Ballistics is one of the older forensic sciences. As far back as the early/mid 1800s, bullets could be matched to a particular caliber of weapon. However, it wasn’t until 1895, after rifling was introduced, that ballistics came into its own. Improvements in microscope photography and the introduction of the electron microscope in the 1970s brought the forensics of guns into the modern era.
However, there are two problems with using ballistic evidence. The first is that some bullets fragment on impact. Forensic scientists need enough fragments to reproduce an image of the bullet. If they don’t have them, the bullet is of little help. The second is that, in order to compare a bullet from a crime scene to a bullet from a particular gun, the lab people need the gun. No gun, no comparison, though the bullet may be matched to other crime scenes through NIBIN/IBIS (National Integrated Ballistic Information Network).
Guns, when recovered, can yield significant information including biologics and fingerprints. I’m guessing that’s why so many murder weapons end up buried or tossed into deep water. 🙂
Other elements of investigation include the trajectory of the bullet, the velocity, if it can be determined, and the presence of gun powder residue, either on the suspect’s hands or near the victim’s wound (we’re already familiar with the term “stippling” from TV, which indicates the gun was in close proximity to the victim when fired.
Recovered suspected weapons are fired into a water tank. The bullet is removed from the tank and compared to any bullets or fragments found at the crime scene. Rifling marks, the lands and grooves, are individual to each gun. There may also be indicators of speed of rotation as the bullet passes through the barrel, and/or marks from the firing pin. Criminals who bench-load their own ammo probably leave tooling marks and individual elements in their gun powder as well.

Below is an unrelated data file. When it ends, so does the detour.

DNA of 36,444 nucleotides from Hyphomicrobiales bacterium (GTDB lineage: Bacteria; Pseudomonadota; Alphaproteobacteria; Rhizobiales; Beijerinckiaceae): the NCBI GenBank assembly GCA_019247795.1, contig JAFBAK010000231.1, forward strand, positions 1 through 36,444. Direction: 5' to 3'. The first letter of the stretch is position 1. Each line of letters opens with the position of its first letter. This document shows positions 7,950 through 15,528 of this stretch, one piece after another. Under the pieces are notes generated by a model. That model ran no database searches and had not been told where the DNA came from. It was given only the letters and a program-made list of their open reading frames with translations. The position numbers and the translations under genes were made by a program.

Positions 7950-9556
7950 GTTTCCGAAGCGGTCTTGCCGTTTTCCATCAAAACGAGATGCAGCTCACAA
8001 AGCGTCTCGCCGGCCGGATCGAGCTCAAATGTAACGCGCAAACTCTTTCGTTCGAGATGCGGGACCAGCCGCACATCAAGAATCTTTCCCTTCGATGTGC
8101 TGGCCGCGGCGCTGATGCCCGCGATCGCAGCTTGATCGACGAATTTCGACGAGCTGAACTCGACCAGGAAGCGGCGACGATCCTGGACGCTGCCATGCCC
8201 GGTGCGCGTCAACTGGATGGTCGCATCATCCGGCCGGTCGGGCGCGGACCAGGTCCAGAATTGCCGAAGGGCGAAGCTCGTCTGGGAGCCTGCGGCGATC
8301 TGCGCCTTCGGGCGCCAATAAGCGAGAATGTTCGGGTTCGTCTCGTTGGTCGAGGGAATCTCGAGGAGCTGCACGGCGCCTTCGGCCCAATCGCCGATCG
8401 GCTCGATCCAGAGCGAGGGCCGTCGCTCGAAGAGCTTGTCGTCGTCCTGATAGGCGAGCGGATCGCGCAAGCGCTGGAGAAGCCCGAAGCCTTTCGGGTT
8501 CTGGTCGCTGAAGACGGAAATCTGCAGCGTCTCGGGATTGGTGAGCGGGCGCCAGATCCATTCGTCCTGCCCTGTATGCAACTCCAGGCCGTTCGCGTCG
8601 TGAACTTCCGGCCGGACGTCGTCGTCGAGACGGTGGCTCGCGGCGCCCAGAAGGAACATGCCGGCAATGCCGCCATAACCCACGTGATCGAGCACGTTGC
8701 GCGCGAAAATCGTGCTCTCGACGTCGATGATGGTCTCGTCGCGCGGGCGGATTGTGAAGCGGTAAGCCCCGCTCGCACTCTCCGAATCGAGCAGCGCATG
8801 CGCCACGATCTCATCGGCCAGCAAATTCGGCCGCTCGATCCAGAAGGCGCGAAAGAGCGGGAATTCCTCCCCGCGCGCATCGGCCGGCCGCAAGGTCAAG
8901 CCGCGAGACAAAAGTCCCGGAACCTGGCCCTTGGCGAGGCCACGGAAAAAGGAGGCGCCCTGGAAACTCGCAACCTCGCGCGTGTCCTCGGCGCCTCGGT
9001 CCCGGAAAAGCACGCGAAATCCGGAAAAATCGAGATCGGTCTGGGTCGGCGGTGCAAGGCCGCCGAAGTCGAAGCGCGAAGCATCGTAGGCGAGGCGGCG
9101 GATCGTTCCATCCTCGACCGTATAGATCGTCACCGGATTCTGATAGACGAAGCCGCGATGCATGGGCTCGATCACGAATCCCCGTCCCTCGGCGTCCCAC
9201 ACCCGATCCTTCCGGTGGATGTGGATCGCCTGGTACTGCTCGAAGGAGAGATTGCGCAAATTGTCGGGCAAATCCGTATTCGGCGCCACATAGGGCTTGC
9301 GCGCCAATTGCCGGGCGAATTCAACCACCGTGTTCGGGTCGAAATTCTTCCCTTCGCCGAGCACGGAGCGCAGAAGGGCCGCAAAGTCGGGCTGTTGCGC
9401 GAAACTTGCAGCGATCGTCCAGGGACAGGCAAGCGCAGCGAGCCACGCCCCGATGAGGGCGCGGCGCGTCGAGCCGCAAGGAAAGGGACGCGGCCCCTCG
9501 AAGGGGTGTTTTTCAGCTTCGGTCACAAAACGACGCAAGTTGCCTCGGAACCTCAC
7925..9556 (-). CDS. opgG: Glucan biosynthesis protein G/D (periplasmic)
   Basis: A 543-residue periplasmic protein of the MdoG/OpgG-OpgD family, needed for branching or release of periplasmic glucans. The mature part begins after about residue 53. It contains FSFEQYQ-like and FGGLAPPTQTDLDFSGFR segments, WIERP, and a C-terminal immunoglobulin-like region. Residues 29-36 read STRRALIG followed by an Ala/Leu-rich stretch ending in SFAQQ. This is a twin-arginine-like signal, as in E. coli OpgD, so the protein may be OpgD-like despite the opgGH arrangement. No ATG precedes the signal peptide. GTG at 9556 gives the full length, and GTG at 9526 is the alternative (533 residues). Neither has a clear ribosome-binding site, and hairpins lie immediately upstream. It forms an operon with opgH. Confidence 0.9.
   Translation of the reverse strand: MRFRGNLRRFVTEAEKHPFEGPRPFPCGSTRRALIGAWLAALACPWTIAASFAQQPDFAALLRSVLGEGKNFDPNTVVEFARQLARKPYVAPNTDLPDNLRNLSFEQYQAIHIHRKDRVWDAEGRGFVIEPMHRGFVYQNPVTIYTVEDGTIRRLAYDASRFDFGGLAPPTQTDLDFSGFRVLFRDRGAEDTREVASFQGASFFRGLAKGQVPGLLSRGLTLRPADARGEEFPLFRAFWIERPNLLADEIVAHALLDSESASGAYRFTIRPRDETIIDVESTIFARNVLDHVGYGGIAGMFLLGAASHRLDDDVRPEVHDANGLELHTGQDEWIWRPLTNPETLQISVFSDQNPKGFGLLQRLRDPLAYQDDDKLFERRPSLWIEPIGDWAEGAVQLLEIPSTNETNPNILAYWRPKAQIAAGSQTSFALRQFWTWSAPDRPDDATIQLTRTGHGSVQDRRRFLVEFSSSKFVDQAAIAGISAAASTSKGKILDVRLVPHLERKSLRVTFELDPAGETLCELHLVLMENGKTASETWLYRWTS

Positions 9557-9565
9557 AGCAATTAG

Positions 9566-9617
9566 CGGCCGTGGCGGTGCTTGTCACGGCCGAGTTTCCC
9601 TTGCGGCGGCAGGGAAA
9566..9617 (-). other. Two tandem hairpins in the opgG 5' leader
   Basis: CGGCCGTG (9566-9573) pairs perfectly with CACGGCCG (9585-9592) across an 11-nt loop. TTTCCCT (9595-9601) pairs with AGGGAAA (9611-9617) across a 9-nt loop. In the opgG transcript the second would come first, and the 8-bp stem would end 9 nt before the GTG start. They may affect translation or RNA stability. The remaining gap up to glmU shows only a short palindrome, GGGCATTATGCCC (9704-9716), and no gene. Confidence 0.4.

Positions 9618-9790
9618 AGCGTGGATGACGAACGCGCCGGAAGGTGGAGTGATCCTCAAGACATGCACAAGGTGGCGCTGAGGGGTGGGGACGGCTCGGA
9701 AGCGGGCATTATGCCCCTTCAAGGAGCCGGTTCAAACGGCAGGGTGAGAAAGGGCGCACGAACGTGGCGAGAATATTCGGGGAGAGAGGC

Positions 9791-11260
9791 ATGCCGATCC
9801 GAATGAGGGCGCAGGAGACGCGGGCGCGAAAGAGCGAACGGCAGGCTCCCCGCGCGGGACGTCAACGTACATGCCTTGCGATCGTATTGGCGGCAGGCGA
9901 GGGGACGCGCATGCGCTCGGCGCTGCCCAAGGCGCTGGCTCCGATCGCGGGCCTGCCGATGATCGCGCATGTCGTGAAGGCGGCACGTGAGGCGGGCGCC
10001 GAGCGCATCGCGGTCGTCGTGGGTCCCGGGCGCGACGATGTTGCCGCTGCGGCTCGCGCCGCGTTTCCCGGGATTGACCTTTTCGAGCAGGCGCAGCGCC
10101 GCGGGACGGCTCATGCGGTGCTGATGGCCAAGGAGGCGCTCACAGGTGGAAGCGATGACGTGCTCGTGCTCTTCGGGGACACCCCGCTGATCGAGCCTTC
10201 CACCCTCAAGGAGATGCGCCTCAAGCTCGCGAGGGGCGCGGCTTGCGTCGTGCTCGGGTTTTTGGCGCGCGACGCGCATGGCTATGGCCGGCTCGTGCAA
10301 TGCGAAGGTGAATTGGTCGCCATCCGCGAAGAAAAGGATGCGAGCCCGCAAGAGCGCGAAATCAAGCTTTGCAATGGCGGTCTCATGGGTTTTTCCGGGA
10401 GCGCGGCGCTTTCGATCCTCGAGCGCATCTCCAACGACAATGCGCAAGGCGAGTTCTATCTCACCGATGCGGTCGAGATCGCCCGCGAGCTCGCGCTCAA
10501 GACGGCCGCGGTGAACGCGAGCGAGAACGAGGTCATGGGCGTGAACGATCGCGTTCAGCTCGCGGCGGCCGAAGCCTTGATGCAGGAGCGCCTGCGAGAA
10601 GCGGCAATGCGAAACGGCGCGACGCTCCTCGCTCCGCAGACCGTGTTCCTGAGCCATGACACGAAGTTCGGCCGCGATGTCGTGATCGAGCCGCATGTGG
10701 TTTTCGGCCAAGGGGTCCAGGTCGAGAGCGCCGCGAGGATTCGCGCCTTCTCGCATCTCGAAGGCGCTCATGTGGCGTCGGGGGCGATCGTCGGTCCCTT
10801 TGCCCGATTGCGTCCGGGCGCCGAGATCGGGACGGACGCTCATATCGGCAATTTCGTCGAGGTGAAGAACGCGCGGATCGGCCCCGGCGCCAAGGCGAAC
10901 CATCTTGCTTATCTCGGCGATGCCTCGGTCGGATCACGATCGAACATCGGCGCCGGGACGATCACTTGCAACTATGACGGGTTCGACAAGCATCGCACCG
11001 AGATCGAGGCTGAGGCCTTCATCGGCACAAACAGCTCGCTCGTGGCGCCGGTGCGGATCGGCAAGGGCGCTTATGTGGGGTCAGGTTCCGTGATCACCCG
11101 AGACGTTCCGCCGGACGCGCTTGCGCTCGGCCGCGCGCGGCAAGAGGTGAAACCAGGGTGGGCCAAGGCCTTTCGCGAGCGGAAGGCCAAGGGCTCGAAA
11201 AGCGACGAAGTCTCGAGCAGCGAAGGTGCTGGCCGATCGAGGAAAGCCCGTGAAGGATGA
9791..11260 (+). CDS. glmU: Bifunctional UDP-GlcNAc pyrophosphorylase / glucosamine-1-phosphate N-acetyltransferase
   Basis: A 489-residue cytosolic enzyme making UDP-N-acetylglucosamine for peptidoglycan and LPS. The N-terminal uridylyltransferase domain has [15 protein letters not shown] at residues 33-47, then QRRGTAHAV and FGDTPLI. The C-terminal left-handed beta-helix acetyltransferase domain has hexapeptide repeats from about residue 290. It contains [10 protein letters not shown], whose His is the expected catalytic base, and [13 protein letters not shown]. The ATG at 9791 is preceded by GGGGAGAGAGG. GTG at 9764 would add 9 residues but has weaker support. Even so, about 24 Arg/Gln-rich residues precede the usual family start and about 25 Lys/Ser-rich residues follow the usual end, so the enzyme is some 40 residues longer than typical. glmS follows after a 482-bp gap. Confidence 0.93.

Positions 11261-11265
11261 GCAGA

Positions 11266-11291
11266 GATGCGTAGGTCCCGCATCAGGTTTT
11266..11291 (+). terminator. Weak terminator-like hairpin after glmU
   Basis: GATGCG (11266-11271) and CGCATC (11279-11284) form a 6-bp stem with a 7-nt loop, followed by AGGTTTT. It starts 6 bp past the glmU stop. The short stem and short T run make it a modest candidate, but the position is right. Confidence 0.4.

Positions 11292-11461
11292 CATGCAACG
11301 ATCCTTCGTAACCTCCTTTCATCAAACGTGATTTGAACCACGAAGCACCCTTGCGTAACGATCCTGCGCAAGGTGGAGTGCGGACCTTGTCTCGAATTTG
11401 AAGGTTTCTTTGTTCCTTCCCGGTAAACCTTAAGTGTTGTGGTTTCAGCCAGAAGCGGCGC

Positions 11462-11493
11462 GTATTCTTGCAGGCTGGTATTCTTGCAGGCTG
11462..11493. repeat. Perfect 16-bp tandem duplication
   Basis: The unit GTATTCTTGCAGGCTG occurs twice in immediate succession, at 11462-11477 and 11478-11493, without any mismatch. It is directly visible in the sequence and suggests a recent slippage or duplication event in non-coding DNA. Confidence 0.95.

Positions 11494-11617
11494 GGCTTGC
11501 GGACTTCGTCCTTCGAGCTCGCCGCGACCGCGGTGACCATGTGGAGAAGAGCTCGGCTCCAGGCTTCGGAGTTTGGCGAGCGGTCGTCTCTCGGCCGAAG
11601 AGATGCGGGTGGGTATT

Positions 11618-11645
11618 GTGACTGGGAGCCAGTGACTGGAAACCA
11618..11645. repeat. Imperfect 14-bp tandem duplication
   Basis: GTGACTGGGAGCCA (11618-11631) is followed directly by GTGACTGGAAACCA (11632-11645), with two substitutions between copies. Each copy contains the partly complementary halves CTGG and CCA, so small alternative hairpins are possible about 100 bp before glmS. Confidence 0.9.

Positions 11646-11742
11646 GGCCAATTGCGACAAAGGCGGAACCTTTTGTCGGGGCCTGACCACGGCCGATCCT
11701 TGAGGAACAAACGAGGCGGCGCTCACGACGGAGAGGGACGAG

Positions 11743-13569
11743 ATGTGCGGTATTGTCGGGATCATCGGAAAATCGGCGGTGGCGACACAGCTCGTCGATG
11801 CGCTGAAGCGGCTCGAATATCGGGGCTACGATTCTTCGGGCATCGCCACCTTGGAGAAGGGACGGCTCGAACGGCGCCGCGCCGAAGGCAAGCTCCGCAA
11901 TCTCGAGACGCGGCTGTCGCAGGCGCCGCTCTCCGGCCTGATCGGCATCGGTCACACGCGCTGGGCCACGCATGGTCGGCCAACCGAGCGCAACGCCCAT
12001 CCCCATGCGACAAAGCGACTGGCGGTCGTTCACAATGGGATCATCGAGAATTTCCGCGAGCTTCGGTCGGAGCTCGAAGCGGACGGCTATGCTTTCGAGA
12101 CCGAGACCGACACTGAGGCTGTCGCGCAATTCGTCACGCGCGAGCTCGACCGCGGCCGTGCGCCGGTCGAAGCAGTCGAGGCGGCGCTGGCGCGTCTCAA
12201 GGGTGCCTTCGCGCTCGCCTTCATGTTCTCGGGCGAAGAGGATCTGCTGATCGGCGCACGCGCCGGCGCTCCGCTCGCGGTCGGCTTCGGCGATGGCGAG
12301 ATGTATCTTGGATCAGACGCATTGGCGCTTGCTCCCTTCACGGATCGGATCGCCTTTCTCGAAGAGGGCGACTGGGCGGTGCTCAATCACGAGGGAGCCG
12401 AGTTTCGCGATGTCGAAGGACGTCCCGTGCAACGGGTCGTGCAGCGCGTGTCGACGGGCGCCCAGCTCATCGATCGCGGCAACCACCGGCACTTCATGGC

I was happy to see a show this past year in which a detective explained to a gang member exactly why holding the gun sideways gangsta-style was a bad idea. The kid didn’t listen and the gun ejected the shell into his face. It brings to mind the fact that investigators can tell a lot about the gun and the position of the shooter by where the shell casings end up.
Speaking of shells, we’re also familiar with the term “policing the brass,” which indicates the shooter picked up his spent shells and took them with him. Most shooters don’t take the time, possibly leaving behind prints or other information with the casings themselves. I had some first-hand experience due to an unruly neighbor. My husband and I got a mini-lesson in trajectory and helped locate the casings. Each was picked up with care and stored in evidence. That’s why I own a revolver. (Just kidding . . . about the why, not the revolver.)
This doesn’t just refer to guns, but one thing TV routinely gets wrong is the use of plastic bags for evidence. Most evidence is collected in paper bags. Guns may be put into a paper bag or wrapped in brown paper. Paper preserves the evidence that plastic might easily destroy.
Several great sites exist for writers who want to know more about ballistics and guns in general to create accuracy in their stories. For examples, the NSSF published The Writer’s Guide to Firearms & Ammunition as a pdf download. But my favorite of all time and my go-to for questions is Lee Lofland at The Graveyard Shift. If you are at all interested in writing crime stories, his site should be your first bookmark.
Next week is trace evidence.
Do you find ballistics evidence an interesting part of the story or less so? If not your favorite, do you think it’s because we’re more familiar with it?
Other posts in this series:
Crime Scenes for Writers: Introduction
Crime Scenes for Writers: Reading the Scene
Crime Scenes for Writers: Fingerprints
Crime Scenes for Writers: Blood Evidence
Crime Scenes for Writers: Ballistics
Crime Scenes for Writers: Trace